Every employee in the company logs a daily timesheet listing all of the projects the user is assigned to. It also lists other projects, such as overhead. Depending upon the employee project allocations, his or her timesheet table could have few to a couple of dozen active projects listed. Even though the employee is assigned to several projects, particularly at lead and manager levels, they don’t log time in more than 2 to 3 projects for a few weeks to months.

Before personalization, the projects in the timesheet table were listed in alphabetical order, again resulting in a poor user experience. Even more troublesome, frequent user errors caused the accidental logging of time in the incorrect row. Personalizer was a good fit for this use case as well, allowing the system to rank projects in the timesheet table based on time logging patterns for each user.

Context Features

For the Timesheet use case, context features JSON object is defined as below (with sample data):

{
    "contextFeatures": [
        { 
            "user": {
                "loginid":"user-1",
                "managerid":"manager-1"
		  
            }
        },
        {
            "scenario": {
                "type": "Timesheet",
                "day": "weekday",
                "timezone": "ist"
            }
        },
        {
            "device": {
                "mobile":true,
                "Windows":true,
                "screensize": [1680,1050]
            }
        }
     ]
}

Actions (Items) Features

For the timesheet use case, the Actions JSON object structure (with sample data) is as under:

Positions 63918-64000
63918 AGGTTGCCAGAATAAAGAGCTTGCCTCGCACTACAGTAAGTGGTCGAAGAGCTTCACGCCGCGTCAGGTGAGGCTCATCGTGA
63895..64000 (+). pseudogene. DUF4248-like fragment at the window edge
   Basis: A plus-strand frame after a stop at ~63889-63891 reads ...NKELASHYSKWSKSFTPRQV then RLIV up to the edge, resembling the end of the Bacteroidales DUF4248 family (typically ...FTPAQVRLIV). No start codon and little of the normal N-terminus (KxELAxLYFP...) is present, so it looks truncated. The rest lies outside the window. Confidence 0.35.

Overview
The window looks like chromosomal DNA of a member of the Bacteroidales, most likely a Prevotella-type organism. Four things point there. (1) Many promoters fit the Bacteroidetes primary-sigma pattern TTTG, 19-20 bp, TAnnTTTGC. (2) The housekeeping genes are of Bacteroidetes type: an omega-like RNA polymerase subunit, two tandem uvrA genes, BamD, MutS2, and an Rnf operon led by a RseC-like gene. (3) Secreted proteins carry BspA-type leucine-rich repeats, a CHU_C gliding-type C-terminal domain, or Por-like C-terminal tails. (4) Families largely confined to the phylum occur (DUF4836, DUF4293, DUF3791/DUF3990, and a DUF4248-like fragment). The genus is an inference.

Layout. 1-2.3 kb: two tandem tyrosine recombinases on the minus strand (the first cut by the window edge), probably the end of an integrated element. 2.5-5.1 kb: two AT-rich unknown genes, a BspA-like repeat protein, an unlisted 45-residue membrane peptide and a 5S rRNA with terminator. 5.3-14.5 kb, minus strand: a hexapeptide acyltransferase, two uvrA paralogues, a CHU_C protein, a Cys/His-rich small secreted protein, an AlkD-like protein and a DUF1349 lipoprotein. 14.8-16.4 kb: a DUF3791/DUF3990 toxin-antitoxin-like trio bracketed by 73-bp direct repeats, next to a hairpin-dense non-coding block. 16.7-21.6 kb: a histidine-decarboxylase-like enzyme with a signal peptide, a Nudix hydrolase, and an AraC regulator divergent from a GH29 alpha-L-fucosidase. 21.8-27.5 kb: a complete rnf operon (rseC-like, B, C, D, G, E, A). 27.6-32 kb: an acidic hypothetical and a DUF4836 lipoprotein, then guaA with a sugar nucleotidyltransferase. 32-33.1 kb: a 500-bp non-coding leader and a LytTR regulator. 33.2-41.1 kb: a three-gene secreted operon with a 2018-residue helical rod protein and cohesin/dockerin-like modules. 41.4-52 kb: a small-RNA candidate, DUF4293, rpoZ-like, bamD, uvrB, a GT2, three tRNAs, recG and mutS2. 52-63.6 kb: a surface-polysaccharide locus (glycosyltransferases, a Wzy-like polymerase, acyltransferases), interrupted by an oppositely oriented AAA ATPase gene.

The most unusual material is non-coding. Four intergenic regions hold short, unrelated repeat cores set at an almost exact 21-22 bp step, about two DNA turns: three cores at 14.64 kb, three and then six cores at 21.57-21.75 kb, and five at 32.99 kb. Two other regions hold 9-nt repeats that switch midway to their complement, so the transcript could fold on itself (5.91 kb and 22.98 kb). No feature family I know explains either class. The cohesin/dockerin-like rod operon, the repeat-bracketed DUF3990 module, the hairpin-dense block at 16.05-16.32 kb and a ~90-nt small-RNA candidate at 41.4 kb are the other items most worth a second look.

{
    "actions": [
    {
        "id": "Project-1",
        "features": [
          {
              "clientName": "Client-1",
              "userAssignedForWeeks": "4-8"
          },
          {

              "TimeLoggedOnProjectDaysAgo": 3
          },
          {
              "billable": true,
              "common": false
          }
        ]
    },
    {
         "id": "Project-2",
         "features": [
          {
              "clientName": "Client-2",
              "userAssignedForWeeks": "8-16"
          },
          {

              " TimeLoggedOnProjectDaysAgo": 2
           },
           {
              "billable": true,
              "common": true
           }
        ]
    }
  ]
}

Reward Score Calculation

The reward score for this use case was calculated based on the proximity between the ranking of projects in timesheet returned by the Personalizer and the actual projects that the user would log time as follows:

  • Time logged in the 1st row of the ranked timesheet table, then reward score of 1
  • Time logged in the 2nd row of the ranked timesheet table, then reward score of 0.6
  • Time logged in the 3rd row of the ranked timesheet table, then reward score of 0.4
  • Time logged in the 4th row of the ranked timesheet table, then reward score of 0.2
  • Time logged in the 5th row of the ranked timesheet table, then reward score of 0
  • Time logged in the 6th row of the ranked timesheet table, then reward score of -0.5
  • Time logged in the 7th row or above of the ranked timesheet table, then reward score of -1

The above approach to reward score calculation considers that most of the time users would not need to fill out their timesheet for more than 5 projects at a given time. Hence, when a user logs time against multiple projects, the score can be added up and then capped between 1 to -1 while calling Personalizer Rewards API.

Results

View of the timesheet table having project names alphabetically ordered before personalization:

project names alphabetically ordered before Azure personalization

View of the timesheet table where project names are ordered based on ranking returned by Personalization Service:

timesheet table ordered by Azure Personalization Service

Testing

In order to verify the results of implementing the Personalizer in our selected use cases, unit tests were effective. This method was helpful in two important aspects:

  1. Injecting the large number of user interactions (learning loops)
  2. In simulating the user behavior towards a specific pattern